One such encounter was with the woman who evaluated Frankie for Early Intervention services. We had an instant connection as she told me, with tears in her eyes, about her own baby that had died from a broken neck during child birth. A baby that also had Down syndrome. She spent much more than her allotted time with us and when she left, I couldn’t help but hug her when she assured me that Frankie would be amazing.

A few weeks later, Frankie rolled over all on her own at 1 month old. I excitedly texted Sylvia to let her know her prediction was already coming true! She wrote back and sent me a picture of a teenage girl with Down syndrome she had been mentoring. She had just passed her driver’s test. “The sky’s the limit!” she wrote. And for the first time since Frankie was born I believed it.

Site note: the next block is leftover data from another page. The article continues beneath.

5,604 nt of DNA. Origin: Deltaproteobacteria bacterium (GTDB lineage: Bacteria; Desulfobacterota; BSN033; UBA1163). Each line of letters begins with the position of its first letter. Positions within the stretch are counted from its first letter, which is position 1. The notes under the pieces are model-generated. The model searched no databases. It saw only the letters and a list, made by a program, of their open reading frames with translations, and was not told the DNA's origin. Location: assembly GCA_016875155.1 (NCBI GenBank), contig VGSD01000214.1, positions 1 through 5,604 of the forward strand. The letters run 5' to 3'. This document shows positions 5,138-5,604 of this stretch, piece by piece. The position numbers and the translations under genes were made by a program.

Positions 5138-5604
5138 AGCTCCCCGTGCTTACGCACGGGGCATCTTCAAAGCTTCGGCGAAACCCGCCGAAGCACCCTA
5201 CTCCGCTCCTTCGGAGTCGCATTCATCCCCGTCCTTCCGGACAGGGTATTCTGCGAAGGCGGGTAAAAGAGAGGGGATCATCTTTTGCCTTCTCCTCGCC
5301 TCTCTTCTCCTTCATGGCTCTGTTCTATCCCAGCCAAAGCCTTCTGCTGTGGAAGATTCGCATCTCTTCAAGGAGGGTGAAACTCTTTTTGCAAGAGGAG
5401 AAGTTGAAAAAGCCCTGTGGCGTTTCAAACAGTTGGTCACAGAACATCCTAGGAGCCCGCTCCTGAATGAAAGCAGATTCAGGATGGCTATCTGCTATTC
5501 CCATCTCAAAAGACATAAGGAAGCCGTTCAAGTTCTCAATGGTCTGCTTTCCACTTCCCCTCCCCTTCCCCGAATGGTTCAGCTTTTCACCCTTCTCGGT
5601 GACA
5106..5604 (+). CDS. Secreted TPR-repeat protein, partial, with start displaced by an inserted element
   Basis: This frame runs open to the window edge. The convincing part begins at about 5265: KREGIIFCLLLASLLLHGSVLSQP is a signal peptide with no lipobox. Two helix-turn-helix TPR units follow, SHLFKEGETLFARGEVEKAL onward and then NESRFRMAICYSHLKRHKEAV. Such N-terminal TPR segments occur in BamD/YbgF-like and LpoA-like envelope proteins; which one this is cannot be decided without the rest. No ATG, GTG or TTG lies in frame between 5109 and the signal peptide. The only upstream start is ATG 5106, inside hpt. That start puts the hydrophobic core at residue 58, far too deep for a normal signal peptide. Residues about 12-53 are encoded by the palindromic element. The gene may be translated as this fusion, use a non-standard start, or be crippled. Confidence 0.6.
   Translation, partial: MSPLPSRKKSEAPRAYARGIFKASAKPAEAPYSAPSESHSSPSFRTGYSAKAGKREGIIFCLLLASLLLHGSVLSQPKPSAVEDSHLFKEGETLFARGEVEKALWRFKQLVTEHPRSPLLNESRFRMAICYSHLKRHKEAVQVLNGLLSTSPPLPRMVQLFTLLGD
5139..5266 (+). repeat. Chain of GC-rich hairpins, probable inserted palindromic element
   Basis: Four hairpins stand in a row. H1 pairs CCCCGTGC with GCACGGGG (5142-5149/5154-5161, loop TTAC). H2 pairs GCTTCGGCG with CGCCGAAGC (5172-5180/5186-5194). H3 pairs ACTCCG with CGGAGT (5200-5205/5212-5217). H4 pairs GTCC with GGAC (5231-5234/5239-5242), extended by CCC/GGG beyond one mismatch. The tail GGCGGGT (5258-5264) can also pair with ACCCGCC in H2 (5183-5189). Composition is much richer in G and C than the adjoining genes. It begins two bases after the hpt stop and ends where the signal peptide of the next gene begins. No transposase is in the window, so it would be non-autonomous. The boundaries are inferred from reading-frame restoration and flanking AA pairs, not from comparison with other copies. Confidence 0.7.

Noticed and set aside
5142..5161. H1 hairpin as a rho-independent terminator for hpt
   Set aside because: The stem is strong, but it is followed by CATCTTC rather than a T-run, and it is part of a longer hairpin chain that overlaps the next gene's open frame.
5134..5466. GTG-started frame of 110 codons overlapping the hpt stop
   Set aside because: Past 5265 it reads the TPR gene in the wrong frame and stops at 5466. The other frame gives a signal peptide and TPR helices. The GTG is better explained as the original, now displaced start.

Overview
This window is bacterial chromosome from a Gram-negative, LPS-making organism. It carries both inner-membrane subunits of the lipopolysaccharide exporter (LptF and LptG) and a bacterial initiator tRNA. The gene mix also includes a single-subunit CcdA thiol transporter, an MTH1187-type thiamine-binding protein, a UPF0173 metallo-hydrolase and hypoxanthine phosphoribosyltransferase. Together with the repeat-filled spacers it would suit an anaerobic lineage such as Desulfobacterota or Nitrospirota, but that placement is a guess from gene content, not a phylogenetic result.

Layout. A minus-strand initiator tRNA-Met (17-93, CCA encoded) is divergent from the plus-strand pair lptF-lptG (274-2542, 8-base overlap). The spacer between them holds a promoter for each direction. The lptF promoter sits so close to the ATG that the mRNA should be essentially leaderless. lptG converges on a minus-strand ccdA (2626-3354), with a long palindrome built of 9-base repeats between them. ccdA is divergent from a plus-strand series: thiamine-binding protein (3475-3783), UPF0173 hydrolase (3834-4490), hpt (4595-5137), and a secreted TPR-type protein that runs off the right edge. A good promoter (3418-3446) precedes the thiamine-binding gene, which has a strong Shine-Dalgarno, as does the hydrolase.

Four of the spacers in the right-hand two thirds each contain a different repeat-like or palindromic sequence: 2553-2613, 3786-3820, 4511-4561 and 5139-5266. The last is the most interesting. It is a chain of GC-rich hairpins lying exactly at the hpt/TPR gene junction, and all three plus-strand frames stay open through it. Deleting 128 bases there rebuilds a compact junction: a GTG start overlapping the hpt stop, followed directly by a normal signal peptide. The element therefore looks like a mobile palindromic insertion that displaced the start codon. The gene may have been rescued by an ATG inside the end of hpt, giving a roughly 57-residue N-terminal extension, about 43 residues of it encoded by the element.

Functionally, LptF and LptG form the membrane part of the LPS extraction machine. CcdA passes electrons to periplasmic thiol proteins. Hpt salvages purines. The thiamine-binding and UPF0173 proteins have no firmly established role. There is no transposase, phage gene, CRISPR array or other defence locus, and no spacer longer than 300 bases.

I wish she could see our girl now.

Down Syndrome Awareness Month: Day 27

About half of all children with Down syndrome are born with a congenital heart defect. Most common are holes between the chambers which can range from mild to severe. Symptoms include heart failure, difficulty breathing and failure to thrive in the newborn period.

Heart surgery is often recommended before the age of 5-6 months in order to prevent lung damage, though some babies have a difficult time putting on enough weight for the surgery because of the CHD. By all accounts it is the scariest experience in the world to hand your baby over for open heart surgery, especially when their heart is about the size of a walnut, but thankfully the procedure success rates hover around 99%.